It's been eight years since we first became acquainted with Jacqueline Laurita. A veteran on the Bravo hit reality series The Real Housewives of New Jersey, Jacqueline has never held back when it comes to living unashamed in her truth and the love she has for her family. In 2012, Jacqueline and her husband Chris Laurita (brother to former RHONJ costars Caroline and Dina Manzo) learned their son Nicholas has autism, a diagnosis that would change this family's life forever. But rather than shy away from the cameras, Jacqueline and Chris made the decision to document their family's journey as they embarked on a new reality.
CafeMom recently caught up with the Lauritas to discuss the progress they've seen in Nicholas, now 7; how this journey has forever changed their family (the couple also has a 14-year-old son named CJ, and Jacqueline has a 26-year-old daughter named Ashley from a previous marriage); the setbacks they've endured; and the hope they wish to inspire in other families with children on the autism spectrum.
How's Nicholas doing these days?
Jacqueline: Nick has come a long way. He went from being completely non-verbal and very disengaged to pretty much saying anything -- and reading way above his level. Over the last couple of years, he's learned to understand "yes" and "no" and uses them appropriately. He's also asking "why" and "where" questions and putting more and more sentences together. Before it was just "me" and "I want."
It's been amazing, I've been waiting for this. He's definitely way more engaged with his family and is very loving. He loves giving hugs and kisses.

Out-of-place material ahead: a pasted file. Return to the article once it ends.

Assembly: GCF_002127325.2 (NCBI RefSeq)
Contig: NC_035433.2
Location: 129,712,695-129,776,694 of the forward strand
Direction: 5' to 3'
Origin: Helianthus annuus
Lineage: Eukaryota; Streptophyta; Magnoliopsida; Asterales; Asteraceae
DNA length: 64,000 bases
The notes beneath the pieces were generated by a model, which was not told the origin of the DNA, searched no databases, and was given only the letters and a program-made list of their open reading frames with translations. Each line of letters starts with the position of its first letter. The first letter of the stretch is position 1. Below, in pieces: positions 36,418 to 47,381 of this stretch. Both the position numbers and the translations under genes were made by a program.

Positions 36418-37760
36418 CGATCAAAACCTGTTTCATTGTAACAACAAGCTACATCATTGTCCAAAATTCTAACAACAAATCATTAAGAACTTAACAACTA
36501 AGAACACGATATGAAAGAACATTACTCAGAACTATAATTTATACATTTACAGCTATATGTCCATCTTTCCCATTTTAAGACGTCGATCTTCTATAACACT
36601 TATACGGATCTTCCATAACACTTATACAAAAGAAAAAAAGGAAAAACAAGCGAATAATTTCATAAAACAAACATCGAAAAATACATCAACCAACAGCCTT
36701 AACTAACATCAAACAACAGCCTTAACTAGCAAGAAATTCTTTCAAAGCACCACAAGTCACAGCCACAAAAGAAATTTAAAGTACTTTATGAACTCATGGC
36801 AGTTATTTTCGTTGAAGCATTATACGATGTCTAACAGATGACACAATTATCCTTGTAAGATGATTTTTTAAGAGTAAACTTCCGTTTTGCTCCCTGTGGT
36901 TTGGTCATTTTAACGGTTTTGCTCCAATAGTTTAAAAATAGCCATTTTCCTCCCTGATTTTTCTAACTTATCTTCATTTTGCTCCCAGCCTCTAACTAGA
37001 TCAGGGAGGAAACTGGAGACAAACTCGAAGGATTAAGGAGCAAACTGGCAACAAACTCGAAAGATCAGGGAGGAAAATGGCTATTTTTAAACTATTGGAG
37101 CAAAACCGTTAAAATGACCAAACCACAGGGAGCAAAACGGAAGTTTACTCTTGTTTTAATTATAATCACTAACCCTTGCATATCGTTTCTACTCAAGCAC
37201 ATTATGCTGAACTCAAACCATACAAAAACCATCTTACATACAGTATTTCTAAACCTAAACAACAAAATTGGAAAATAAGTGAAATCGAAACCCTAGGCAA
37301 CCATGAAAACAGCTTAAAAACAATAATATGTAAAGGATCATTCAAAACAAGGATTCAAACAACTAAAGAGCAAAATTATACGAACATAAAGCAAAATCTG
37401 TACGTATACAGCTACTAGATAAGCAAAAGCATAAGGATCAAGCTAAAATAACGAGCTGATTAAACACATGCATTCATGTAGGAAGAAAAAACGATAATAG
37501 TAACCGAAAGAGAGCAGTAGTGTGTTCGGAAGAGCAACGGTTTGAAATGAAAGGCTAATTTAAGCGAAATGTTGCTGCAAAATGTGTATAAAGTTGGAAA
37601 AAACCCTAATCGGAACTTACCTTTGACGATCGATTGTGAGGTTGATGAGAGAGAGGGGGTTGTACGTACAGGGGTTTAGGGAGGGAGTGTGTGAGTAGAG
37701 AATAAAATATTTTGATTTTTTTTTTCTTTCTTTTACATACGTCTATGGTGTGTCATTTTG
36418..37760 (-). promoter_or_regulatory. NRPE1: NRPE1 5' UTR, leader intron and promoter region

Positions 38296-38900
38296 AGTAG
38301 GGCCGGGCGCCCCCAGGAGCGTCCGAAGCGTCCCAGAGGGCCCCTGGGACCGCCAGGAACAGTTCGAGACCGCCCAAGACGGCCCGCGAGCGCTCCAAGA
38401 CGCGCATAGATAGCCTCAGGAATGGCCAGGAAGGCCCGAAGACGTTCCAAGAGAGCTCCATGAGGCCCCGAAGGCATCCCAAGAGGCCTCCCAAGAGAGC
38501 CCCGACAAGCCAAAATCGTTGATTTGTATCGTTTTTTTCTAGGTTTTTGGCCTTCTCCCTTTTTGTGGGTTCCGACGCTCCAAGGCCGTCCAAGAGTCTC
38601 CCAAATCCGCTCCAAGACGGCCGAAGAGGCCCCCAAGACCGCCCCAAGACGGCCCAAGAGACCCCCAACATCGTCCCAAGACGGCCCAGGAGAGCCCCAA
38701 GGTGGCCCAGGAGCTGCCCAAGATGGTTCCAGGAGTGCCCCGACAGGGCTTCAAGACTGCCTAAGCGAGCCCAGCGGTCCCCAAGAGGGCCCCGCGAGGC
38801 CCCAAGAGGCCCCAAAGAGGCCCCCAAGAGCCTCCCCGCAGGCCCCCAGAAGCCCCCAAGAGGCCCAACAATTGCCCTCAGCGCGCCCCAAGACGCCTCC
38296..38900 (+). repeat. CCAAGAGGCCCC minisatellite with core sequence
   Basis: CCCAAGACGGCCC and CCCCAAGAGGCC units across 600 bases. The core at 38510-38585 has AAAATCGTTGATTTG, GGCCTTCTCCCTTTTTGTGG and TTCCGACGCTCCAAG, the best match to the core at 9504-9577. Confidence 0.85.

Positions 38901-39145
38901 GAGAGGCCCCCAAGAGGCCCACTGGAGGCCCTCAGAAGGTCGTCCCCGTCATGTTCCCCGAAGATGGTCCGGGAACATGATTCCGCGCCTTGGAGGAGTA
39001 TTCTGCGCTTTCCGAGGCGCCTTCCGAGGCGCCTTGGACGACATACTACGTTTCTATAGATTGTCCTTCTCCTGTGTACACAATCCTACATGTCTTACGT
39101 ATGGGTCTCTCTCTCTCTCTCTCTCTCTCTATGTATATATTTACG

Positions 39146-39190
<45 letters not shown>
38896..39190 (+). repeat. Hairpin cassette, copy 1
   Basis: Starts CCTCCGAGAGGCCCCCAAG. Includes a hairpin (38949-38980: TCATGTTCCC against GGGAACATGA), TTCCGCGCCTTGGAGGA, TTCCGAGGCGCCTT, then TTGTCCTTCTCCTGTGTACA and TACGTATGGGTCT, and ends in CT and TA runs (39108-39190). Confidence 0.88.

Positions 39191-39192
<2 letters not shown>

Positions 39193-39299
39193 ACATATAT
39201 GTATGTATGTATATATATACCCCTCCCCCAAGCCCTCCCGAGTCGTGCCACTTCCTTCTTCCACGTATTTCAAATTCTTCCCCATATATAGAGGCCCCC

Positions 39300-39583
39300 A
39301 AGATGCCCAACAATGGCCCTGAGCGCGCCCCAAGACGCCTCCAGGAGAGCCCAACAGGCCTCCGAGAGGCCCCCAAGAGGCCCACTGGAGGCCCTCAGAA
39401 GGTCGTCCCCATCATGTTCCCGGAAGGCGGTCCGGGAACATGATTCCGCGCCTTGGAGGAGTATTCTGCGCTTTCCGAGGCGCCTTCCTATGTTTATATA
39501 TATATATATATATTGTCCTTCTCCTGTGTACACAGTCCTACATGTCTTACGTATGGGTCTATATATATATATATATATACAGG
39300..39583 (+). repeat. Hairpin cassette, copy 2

More from CafeMom: 15 Moms Share Their 1 Wish for Their Child With Autism
How has this journey changed your family?
Jacqueline: I think we [Chris and I] both learned so much from this experience. I think we definitely learned a lot of patience. As a family, we've learned to work more together. We share in responsibilities and take the load off each other. We know how to step in and take over when we need to, and give each other breaks and "me" time. It really works well.
Chris: I think overall, Nicholas has taught us all to be very patient. We also appreciate all of Nicholas's accomplishments. I had a conversation with a friend of mine who was telling me how his son never stops talking -- saying, "Oh, he's always interrupting." I said, "You know, what you're complaining about is what I hope for." This journey has really taught us to acknowledge and realize what the important things [in life] are.
CJ [Jacqueline and Chris's teenage son] has become an amazing person, and I think Nicholas has had a lot to do with it. He's so patient, caring, and loving. I'm really looking forward to watching CJ grow and become a caring person who leads with compassion.